When Fleetwood Mac entered the Château d’Hérouville studio outside Paris at the dawn of the 1980s, the band had one goal in mind: to create a commercial pop success in the mold of their record-breaking Rumours. Not everyone in the quintet was sold on this goal, necessarily, especially after the quantum leap forward from Rumours into the beautiful madness that was Tusk. But while Tusk sold four million copies, it couldn’t help but be viewed as a disappointment after the world domination of its ten million-selling predecessor. Mirage, released in June 1982, was intended to restore Fleetwood Mac to the top of the charts (Tusk had peaked at No. 4). It succeeded, but over the years has taken a backseat in critical appraisal to 1975’s Fleetwood Mac, Rumours and Tusk for a seeming lack of ambition. While Mirage indeed lacks the fresh sense of a band coming together on FM, the tense underpinning of deep emotion on Rumours and the wild adventurous spirit on Tusk, it remains an overlooked, sparkling gem of a record ripe for rediscovery. That opportunity is now here with Rhino’s multi-format reissues of Mirage including a 3-CD/1-DVD/1-LP Deluxe Edition.
In 1981, the year prior to the release of Mirage, Lindsey Buckingham, Stevie Nicks and Mick Fleetwood had all recorded solo albums, but the group came back together in seamless fashion. The clean, glossy production credited to Lindsey Buckingham, Richard Dashut, Ken Caillat and Fleetwood Mac emphasized the back-to-basics approach of this bright, largely uptempo album. Lyrically and melodically, the group looked back to channel Fleetwood Mac and Rumours while nodding to the new decade.
Christine McVie, always musically conversant in matters of the heart, contributed four songs including the effervescent, shimmering opener “Love in Store” (co-written with Jim Recor) and dreamy “Only Over You,” dedicated “with inspiration to Dennis Wilson,” McVie’s then-flame. The Beach Boys’ wild-child drummer inspired this beautiful, frank declaration of love: “People think I’m crazy/But they don’t know/Thought love had failed me/But now, they’re watching it grow…Angel, please don’t go…” The cascading, wordless background vocals recall the waves on the ocean; Fleetwood varies his drums from steady to martial as if to comment on the ups and downs of the surprising relationship chronicled in the lyric. McVie and Robbie Patton penned the album’s leadoff hit single, “Hold Me,” another clear-eyed look at love on which she shares lead vocals with Buckingham.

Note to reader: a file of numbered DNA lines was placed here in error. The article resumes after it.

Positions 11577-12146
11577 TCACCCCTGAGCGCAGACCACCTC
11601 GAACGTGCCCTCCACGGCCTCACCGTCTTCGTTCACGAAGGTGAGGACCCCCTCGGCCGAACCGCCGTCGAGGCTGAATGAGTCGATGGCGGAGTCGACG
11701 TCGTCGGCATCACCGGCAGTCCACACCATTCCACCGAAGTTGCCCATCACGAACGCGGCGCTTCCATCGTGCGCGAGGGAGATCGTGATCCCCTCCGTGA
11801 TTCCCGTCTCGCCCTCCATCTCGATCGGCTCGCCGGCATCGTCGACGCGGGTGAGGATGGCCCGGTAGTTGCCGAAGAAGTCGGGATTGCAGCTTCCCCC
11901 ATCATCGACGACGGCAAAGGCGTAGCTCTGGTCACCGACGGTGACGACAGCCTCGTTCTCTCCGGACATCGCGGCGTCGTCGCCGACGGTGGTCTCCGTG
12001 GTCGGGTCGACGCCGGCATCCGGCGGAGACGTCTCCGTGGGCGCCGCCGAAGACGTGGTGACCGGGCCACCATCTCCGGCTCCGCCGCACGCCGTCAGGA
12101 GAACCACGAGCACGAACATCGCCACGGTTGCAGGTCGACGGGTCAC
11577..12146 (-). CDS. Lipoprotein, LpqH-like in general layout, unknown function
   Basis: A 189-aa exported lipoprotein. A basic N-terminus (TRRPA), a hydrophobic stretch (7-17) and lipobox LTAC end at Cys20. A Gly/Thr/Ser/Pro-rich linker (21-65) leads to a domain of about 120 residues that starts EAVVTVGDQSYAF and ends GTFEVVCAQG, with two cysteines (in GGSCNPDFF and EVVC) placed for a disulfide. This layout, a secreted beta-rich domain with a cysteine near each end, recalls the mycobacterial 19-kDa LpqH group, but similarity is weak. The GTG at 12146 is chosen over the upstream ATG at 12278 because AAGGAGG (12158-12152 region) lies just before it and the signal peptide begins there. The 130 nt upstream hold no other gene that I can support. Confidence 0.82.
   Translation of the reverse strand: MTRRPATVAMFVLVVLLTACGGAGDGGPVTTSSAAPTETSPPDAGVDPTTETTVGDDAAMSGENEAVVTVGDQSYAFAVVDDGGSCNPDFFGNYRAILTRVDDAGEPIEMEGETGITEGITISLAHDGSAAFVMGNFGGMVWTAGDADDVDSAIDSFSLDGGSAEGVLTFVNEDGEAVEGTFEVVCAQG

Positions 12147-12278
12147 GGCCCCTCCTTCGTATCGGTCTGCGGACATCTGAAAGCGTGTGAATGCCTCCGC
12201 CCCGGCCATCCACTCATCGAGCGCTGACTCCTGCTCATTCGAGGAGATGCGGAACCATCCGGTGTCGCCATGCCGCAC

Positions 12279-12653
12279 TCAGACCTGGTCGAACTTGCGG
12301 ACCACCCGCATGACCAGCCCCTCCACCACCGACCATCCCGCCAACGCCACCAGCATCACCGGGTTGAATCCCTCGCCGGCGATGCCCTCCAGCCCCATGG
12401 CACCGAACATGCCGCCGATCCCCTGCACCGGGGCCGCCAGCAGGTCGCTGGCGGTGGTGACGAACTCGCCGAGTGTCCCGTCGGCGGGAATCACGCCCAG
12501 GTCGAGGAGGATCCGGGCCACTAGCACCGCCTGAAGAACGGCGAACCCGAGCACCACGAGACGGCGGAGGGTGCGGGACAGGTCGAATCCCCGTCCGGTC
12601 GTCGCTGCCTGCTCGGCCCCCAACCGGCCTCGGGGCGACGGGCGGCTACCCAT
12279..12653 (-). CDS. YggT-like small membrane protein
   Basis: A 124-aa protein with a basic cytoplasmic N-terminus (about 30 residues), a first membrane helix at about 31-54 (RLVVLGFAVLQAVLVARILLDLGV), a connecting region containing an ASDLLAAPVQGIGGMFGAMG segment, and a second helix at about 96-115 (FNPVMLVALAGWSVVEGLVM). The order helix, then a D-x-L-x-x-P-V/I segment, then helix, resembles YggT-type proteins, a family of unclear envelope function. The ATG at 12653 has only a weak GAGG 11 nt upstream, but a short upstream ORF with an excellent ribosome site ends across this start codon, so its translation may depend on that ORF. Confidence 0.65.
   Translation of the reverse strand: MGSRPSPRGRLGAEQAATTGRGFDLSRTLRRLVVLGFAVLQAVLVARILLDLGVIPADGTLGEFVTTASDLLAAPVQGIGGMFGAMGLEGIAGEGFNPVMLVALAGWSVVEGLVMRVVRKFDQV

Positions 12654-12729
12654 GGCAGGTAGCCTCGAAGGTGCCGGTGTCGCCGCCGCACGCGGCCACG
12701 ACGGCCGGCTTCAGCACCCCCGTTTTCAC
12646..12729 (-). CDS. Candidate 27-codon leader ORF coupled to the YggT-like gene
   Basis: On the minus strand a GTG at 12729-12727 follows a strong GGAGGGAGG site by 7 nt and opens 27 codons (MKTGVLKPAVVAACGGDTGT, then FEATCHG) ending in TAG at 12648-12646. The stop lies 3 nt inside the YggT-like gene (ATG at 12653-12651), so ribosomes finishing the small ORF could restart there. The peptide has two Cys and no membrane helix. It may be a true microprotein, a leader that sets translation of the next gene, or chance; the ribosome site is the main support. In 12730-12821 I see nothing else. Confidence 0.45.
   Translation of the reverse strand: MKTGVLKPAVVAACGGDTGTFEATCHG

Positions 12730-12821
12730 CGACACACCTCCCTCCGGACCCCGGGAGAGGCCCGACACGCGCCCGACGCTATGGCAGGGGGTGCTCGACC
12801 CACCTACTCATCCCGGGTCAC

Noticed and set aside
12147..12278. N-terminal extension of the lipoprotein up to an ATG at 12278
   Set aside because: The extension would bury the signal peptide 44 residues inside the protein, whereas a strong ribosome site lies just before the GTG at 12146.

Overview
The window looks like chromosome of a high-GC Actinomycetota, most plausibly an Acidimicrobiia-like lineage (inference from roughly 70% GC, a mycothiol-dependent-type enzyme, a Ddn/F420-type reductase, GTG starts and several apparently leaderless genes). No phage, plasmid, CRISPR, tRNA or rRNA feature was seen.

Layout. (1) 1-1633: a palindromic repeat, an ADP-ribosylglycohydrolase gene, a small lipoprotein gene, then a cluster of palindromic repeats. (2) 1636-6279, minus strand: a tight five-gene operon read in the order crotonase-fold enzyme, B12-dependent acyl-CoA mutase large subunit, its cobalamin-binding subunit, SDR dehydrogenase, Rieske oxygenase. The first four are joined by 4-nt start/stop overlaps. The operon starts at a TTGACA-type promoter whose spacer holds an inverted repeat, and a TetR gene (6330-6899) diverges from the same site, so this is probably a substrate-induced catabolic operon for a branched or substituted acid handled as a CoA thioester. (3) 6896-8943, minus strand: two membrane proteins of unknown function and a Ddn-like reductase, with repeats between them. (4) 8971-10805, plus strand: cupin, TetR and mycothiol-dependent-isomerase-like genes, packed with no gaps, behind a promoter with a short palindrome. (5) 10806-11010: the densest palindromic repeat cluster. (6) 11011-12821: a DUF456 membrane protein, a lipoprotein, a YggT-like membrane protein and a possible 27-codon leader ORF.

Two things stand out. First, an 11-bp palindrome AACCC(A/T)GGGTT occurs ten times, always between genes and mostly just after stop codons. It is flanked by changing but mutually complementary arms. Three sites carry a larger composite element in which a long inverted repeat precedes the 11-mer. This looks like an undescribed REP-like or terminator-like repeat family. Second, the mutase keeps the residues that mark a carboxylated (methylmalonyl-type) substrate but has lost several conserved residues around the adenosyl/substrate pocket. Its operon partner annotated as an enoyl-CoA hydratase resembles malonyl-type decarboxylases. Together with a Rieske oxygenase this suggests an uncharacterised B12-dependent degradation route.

Lindsey didn’t quite mask his ambivalence toward the creation of Mirage. “Standin’ in the shadows/The man I used to be/I wanna go back,” he sings in the taut little rocker “Can’t Go Back,” only to be answered with “Can’t go back, can’t go back…” by a chorus of multi-tracked voices. But Buckingham gave his all, deploying his seemingly effortless gift at pop-rock songcraft on his five tracks on Mirage including the driving “Book of Love” (anchored by Fleetwood’s propulsive drumming and the anthemic “Oh-oh-oh-ohhhh” vocal refrain), the steely, electronically-infused ode to the “Empire State,” and the textured “Eyes of the World” which manages to be both pretty and gritty as Buckingham confesses that “back and forth lies unfurl/In the eyes of the world.” Most atypical is his comparatively sweet and simple fifties rock-and-roll throwback “Oh, Diane,” which has a bit of the feel of The Mystics’ “Hushabye.” (“Book of Love,” “Empire State” and “Oh, Diane” were all co-written with Richard Dashut.)
There’s a lilting country twang to the guitars on Stevie Nicks’ first of three songs on Mirage, the reflective, accepting “That’s Alright.” She also looks back – and forward on – the rocking “Straight Back,” which like Buckingham’s “Can’t Go Back,” seems to address Nicks’ return to the band for Mirage. Nicks’ semi-autobiographical “Gypsy” is the standout track and second most successful single on Mirage, a nostalgic journey (“So I’m back, to the velvet underground/Back to the floor, that I love/To a room with some lace and paper flowers/Back to the gypsy that I was…”) with the vividly unforgettable imagery that’s long been Nicks’ stock in trade as a songwriter. As on their best work, Fleetwood Mac is one unit here, with every one of the five band members adding to the tight arrangement. (Indeed, in David Wild’s always-astute liner notes, he quotes Buckingham: “‘Gypsy’ is and always has been one of my favorite things ever from Stevie. And for me, it is also the best thing I ever did for Stevie all in all in terms of helping her create the right musical landscape to frame a song.”)
As it turned out, McVie and Colin Allen’s vulnerable, longing “Wish You Were Here,” the closing track on the original album, would turn out to be the final word in the studio from Fleetwood Mac until 1987’s Tango in the Night, but Mirage couldn’t have had a better closer than this lovely remembrance. Of course, it’s not the last word on Mirage thanks to the additional material on offer here.